I have a confession to make. I’ve only had a handful of times that I’ve felt really connected to the mountains over the past decade. Parenthood, the earthquakes and then shifting to central Auckland on 2012 did not help, and over the past 10 years I’ve still travelled extensively throughout New Zealand, and even lived in my camper van for 4 months tripping throughout the South Island, where I bagged peaks most days, but it never felt the same as 2007 – 2011. I believe I can now see why. I feel that the experiences have not been genuine, and that commercialising the outdoors creates a disconnect from the higher power that surrounds us- Mother Nature. I treated my body and soul pretty roughly for as long as I can remember, and excessive outdoor endurance sports, ended up as no more than an addiction and a distraction from ME. During those years while challenging the outdoors, it blurred past me as I blasted my way through it blinkered at the true beauty and wonder that surrounded me. Who truly wins? Mere mortals or the great outdoors?
We moved back to Christchurch about 5 years ago, and spending time closer to home in the hills was enough to make me feel connected to the Earth, but lately the mountains have been calling me once again. I’ve been spending more time in the Craigieburn region and that profound energy and joy still exists when I’m there. Yet this time around it feels different. It’s 2021 and I don’t run anymore or ride a bike due to injuries sustained from years of physical abuse that I put my body through while challenging myself outdoors. What I do most days now is walk and hike, and I’m in love with the whole experience, moving slowly and being more present, once again I can now see the wonder and beauty of this Earth and feel part of it again. It’s not 2007, as now I’m an older man, but it’s the closest I’ve been to those early feelings of wonder and a profound appreciation for this beautiful place we call home.
Having a fresh outlook for the outdoors though hiking sits so well with my film photography too, as the nature of medium format image taking plays well with the new slower pace. I’m now attempting to capture the wonder I talk of though my lens, and i’ve got a new series underway that explores this reality. I’m not looking at representing landscapes in a traditional sense, rather I’m looking at expressing how I’m closer to a higher power beyond the scripted existence we all now play a part within- that disassociated world far removed from nature. This project is a work in progress and in someway, it actually began in 2007 when I first began documenting my adventures arriving in New Zealand.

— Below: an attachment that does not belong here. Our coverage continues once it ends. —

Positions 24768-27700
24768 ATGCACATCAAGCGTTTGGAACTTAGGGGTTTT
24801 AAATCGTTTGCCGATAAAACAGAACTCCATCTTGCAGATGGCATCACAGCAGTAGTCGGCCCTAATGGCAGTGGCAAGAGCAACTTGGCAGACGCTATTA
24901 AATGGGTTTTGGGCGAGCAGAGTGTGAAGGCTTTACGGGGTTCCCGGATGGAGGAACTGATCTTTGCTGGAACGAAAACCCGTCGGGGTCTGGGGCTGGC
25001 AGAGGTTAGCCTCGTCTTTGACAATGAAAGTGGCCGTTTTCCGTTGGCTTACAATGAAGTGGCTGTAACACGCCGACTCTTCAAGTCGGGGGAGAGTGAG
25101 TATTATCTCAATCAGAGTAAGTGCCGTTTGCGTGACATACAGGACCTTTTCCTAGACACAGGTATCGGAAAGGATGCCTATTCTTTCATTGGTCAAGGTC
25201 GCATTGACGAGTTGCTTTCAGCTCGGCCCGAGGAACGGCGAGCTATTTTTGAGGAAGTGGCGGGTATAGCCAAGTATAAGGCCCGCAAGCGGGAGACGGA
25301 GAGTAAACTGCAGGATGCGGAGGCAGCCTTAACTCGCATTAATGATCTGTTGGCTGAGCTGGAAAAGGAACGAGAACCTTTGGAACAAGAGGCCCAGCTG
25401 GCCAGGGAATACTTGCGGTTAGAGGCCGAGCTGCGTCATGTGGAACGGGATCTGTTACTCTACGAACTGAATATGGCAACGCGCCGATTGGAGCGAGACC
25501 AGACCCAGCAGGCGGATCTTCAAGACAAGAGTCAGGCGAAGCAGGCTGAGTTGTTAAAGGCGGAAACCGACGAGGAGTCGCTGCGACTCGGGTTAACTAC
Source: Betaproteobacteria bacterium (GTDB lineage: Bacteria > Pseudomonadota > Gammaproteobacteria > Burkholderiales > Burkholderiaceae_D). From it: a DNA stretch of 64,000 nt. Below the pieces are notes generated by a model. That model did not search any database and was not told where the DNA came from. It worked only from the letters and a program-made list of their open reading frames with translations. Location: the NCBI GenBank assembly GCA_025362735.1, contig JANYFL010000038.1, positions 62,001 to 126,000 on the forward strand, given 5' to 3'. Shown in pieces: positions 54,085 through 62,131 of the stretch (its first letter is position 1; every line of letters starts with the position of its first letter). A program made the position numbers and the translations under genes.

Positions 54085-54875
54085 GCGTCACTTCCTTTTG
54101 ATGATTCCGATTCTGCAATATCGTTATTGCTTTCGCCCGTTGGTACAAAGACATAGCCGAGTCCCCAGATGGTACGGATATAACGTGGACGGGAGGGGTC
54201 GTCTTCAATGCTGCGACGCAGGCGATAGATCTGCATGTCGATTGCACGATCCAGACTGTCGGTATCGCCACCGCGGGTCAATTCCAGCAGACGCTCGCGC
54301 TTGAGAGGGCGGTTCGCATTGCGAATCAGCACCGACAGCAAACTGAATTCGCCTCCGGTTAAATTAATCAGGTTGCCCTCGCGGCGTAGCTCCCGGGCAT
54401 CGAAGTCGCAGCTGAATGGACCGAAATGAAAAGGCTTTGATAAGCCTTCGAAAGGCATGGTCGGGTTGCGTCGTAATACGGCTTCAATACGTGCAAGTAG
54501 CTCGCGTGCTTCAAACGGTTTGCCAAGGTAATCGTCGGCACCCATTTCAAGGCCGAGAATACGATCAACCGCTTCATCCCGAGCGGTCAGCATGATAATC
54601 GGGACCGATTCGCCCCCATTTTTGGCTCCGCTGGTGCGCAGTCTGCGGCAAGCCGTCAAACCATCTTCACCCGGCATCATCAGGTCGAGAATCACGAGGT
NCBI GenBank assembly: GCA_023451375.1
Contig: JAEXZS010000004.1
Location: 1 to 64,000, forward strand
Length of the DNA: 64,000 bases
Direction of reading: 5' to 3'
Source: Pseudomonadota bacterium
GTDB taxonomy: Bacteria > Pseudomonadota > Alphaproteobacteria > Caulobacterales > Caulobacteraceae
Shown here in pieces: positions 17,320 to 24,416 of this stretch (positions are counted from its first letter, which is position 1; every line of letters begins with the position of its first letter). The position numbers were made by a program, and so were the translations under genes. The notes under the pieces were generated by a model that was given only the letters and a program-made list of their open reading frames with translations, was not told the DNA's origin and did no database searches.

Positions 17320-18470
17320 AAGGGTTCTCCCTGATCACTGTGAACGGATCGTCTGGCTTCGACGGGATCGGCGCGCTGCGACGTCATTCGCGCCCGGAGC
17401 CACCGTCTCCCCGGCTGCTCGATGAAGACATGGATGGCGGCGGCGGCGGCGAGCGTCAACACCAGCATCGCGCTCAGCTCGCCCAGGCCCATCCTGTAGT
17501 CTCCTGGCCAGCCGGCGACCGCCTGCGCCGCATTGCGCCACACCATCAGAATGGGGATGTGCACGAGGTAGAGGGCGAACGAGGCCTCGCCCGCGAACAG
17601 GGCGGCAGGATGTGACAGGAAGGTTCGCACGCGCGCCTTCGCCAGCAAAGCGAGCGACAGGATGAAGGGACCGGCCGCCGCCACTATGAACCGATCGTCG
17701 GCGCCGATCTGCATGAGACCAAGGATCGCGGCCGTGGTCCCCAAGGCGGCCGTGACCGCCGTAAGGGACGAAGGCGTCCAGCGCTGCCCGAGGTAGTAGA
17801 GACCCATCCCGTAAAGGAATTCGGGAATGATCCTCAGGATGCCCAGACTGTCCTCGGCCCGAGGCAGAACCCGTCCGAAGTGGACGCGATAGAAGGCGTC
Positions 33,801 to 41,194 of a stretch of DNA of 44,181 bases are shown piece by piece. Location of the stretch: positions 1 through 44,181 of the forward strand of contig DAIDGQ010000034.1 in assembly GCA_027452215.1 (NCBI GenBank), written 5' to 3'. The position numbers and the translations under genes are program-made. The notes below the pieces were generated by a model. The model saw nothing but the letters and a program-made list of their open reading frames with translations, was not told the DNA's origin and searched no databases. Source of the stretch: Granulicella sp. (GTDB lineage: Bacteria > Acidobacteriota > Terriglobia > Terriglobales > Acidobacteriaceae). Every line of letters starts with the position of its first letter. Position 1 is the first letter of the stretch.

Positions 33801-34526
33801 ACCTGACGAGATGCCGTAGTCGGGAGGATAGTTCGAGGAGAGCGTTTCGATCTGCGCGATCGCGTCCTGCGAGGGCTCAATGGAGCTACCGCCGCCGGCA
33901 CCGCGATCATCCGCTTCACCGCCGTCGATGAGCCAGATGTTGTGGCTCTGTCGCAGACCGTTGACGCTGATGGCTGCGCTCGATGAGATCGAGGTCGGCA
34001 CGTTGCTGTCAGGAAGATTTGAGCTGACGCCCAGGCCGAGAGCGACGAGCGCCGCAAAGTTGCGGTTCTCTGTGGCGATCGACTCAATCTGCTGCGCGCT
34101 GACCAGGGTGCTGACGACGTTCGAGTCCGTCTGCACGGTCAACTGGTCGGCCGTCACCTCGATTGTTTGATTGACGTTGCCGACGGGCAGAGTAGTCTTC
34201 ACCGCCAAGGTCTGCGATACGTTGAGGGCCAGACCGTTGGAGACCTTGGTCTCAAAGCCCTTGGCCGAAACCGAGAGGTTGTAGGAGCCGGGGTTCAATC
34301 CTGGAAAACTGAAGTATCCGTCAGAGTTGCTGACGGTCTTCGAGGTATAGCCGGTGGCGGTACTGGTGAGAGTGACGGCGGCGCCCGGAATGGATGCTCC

Here are a few images from the base of Craigieburn Ski-field access point, and close to the scree fields before I ran out of light and had to turn back. There was a brutal landslide on the track, and I did not want to be clambering over that mess in the dark! For the whole 4 hours of walking, it was torrential rain, which was quite challenging using a TLR! No waterproofing seals or tech back in the last 1950s! The first roll was Kodak T-MAX that I picked up on Trademe cheap (3 rolls) and unfortunately its faulty/ chemistry is damaged in some way and resulted in an aggressive mottling/ soft hazy patches across the majority of the captures. Shooting wide open at f3.5 with the unique characteristics of the Yashica635 lens, does not help much either. I wonder if the Rolleicord would exhibit the swirly/ soft aesthetic as much? Next visit I’ll take that camera instead and compare. The second roll was Ilford Hp5 and thankfully as usual, consistently good. With building a series, I find that I need to return multiple times to the region, and I will be back to re create some of the damaged images for sure. I won’t lie, I’m a bit upset with how the TMAX roll ended up, as they are some of my favourite outdoor images I’ve captured to date, and really do showcase the wildness of Craigieburn Forest. Thankfully I still have a lot of Winter left to recreate the set of images.
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